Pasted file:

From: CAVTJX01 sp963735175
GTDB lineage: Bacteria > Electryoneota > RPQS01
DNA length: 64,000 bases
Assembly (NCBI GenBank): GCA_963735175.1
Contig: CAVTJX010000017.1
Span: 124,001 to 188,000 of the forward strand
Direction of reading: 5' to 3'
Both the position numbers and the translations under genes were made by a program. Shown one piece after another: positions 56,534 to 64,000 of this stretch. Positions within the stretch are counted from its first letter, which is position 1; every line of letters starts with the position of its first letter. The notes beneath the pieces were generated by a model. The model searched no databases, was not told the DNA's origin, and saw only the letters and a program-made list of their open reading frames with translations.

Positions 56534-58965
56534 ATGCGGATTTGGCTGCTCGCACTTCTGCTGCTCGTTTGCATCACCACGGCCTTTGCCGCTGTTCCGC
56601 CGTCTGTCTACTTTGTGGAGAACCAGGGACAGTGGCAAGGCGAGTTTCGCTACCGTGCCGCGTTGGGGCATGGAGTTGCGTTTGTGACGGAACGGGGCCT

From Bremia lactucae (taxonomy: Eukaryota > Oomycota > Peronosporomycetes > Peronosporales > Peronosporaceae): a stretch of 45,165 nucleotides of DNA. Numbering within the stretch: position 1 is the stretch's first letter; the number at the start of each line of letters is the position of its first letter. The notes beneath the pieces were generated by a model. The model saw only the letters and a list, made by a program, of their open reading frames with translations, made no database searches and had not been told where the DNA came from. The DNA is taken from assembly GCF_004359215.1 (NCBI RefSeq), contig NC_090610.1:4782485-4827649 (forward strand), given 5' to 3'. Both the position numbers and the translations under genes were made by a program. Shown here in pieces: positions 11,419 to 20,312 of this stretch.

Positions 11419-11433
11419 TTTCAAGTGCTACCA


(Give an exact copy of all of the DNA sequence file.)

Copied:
From: CAVTJX01 sp963735175
GTDB lineage: Bacteria > Electryoneota > RPQS01
DNA length: 64,000 bases
Assembly (NCBI GenBank): GCA_963735175.1
Contig: CAVTJX010000017.1
Span: 124,001 to 188,000 of the forward strand
Direction of reading: 5' to 3'
Both the position numbers and the translations under genes were made by a program. Shown one piece after another: positions 56,534 to 64,000 of this stretch. Positions within the stretch are counted from its first letter, which is position 1; every line of letters starts with the position of its first letter. The notes beneath the pieces were generated by a model. The model searched no databases, was not told the DNA's origin, and saw only the letters and a program-made list of their open reading frames with translations.

Positions 56534-58965
56534 ATGCGGATTTGGCTGCTCGCACTTCTGCTGCTCGTTTGCATCACCACGGCCTTTGCCGCTGTTCCGC
56601 CGTCTGTCTACTTTGTGGAGAACCAGGGACAGTGGCAAGGCGAGTTTCGCTACCGTGCCGCGTTGGGGCATGGAGTTGCGTTTGTGACGGAACGGGGCCT

From Bremia lactucae (taxonomy: Eukaryota > Oomycota > Peronosporomycetes > Peronosporales > Peronosporaceae): a stretch of 45,165 nucleotides of DNA. Numbering within the stretch: position 1 is the stretch's first letter; the number at the start of each line of letters is the position of its first letter. The notes beneath the pieces were generated by a model. The model saw only the letters and a list, made by a program, of their open reading frames with translations, made no database searches and had not been told where the DNA came from. The DNA is taken from assembly GCF_004359215.1 (NCBI RefSeq), contig NC_090610.1:4782485-4827649 (forward strand), given 5' to 3'. Both the position numbers and the translations under genes were made by a program. Shown here in pieces: positions 11,419 to 20,312 of this stretch.

Positions 11419-11433
11419 TTTCAAGTGCTACCA